While I didn’t use too many of the visual presets during my playthrough, it’s worth noting that Rift Apart features a fully functional high contrast mode that colors less-essential environmental objects in grayscale while highlighting major platforms. This should serve most visual needs, but the setting does turn itself off during cutscenes. For a game with a fairly heavy narrative lean this is an odd miss, but it could be patched later on. For my own visual guidance, I only had to keep waypoints on at all times.

Vibration and haptics

When it comes to haptics, Rift Apart is designed to make use of the Adaptive Trigger and haptic features of the DualSense. Each weapon features two different fire modes, first achieved by pulling triggers to their resistance point and then another mode by fully pushing past it. These modes may be tough for players with fine motor limitations to fully master, but luckily they can be disabled in a number of ways if they become cumbersome.

The Experiential setting allows players to feel all the extra sensations Sony has implemented, including the bass of loud music or the pitter-patter of Ratchet or Rivet’s feet as they traverse. But, for visually impaired gamers who may want clearer direction, the Functional option limits environmental vibration to only core gameplay actions like collecting items. If your vision is strong enough that you feel the refined vibrations won’t detract from your ability to understand the action, definitely try to keep them on for the technical showcase aspect of it all, but the base vibrations are serviceable enough to offer haptic indicators where traditional sight may falter.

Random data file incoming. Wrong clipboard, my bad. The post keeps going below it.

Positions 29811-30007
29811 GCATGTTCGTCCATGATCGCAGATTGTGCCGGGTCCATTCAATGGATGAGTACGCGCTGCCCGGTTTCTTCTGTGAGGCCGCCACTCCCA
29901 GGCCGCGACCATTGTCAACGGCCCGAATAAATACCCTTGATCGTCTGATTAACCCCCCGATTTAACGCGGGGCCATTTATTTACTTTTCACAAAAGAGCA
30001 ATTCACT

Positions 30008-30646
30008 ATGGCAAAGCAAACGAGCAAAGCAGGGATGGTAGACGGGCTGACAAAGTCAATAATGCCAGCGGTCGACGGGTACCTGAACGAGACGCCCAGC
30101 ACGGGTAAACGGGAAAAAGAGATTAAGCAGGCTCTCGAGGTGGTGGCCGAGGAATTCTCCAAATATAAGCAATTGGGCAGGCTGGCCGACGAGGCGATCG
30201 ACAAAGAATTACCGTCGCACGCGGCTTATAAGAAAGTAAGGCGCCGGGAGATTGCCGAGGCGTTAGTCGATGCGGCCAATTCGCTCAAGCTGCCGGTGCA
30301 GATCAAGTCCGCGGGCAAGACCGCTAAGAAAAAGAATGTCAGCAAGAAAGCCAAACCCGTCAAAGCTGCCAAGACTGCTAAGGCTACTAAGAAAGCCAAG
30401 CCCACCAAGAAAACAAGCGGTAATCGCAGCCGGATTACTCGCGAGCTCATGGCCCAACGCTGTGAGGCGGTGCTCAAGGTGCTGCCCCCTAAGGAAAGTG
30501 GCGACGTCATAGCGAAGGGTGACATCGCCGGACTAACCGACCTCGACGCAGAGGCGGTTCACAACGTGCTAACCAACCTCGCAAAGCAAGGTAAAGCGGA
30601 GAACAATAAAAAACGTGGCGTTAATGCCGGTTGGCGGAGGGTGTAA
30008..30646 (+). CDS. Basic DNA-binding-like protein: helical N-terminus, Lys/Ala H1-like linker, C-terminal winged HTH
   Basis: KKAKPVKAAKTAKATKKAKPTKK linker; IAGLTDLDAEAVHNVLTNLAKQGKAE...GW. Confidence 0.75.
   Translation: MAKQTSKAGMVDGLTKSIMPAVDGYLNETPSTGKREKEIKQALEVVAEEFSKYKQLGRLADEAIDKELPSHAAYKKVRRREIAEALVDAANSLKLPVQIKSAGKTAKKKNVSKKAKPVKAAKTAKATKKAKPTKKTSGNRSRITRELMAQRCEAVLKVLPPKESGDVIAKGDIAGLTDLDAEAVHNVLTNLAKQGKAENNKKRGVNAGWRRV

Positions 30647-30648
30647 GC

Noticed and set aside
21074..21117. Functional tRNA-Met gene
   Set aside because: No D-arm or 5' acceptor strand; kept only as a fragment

The quick take — There is a lot to unpack when it comes to accessibility in Ratchet & Clank: Rift Apart, but most gamers who play with a disability just want the answer to one simple question: can I play it?

While this game isn’t quite as flawless in its accessibility execution as something like The Last of Us Part II, it does introduce a few features, particularly the ability to slow down gameplay, that should be adopted more broadly. Barring a few minor quibbles, Ratchet & Clank: Rift Apart is one of the most accessible triple-A games yet. 9/10

Ratchet & Clank: Rift Apart is available now exclusively on PS5.

INVERSE VIDEO GAME REVIEW ETHOS: When it comes to video games, Inverse values a few qualities that other sites may not. For instance, we care about hours over money. Many new AAA games have similar costs, which is why we value the experience of playing more than price comparisons. We don’t value grinding and fetch quests as much as games that make the most out of every level. We also care about the in-game narrative more than most. If the world of a video game is rich enough to foster sociological theories about its government and character backstories, it’s a game we won’t be able to stop thinking about, no matter its price or popularity. We won’t punch down. We won’t evaluate an indie game in the same way we will evaluate a AAA game that’s produced by a team of thousands. We review games based on what’s available in our consoles at the time. And finally, we have very little tolerance for junk science. (Magic is always OK.)